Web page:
For the last couple of years, the bells at Denver’s “mother Church,” the Cathedral Basilica of the Immaculate Conception, have been silent. Since May, the Archdiocese of Denver has been working toward the restorations necessary to get them ringing again.
Last week, general contractor, Haselden Construction, LLC—in coordination with The Verdin Company, a family-owned business out of Cincinnati, Ohio and specialist in bells since 1842—began restoring the bells’ original 1911 wooden structure that has deteriorated with age. It will be replaced with new steel supports. This week, a crane will lift the steel components into the 210-foot east bell spire to be assembled inside the tower.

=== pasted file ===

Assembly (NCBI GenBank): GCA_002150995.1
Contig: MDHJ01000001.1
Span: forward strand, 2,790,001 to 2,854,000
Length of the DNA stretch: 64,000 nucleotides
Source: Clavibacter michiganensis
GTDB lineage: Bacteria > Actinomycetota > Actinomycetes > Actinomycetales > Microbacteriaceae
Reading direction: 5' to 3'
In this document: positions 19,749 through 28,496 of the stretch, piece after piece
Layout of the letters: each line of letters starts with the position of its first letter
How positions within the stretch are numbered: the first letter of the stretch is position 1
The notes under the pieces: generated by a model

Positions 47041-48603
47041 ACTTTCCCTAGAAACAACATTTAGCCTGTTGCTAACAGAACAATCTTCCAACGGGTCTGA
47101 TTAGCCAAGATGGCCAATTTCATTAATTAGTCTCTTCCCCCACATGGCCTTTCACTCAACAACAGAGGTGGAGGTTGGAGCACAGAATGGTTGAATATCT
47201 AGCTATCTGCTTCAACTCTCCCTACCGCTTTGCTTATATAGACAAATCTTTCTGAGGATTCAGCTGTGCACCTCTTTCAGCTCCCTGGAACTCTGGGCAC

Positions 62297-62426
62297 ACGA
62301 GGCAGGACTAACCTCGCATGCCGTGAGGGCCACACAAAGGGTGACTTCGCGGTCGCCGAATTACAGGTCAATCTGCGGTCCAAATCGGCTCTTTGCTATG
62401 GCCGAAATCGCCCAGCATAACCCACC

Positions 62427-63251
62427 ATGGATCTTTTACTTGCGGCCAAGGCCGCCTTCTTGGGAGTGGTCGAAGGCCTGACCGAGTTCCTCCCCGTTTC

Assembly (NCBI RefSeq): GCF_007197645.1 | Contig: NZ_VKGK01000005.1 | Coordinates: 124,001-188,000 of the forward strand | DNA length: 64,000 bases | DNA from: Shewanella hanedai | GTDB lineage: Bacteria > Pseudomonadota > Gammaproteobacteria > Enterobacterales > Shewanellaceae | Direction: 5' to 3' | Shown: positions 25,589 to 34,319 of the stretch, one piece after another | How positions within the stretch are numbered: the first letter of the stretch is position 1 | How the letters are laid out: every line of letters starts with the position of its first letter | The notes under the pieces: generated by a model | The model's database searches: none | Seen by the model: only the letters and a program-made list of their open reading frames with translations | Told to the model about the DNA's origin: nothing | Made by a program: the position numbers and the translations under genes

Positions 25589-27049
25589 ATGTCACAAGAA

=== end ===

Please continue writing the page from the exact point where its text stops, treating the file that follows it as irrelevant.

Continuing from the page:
Each of the 15 bells in the spire, required to be taken from its frame during the project, as shown in the Nov. 8 photo, has its own name and is cast with an associated poem or prayer. The project will also include the addition of a Carillon Master Control system allowing the bells to be controlled remotely by a keyboard. Work is expected to be completed within the next two weeks, hopefully before Thanksgiving, according to parish administrator Mary Ellen Lederman.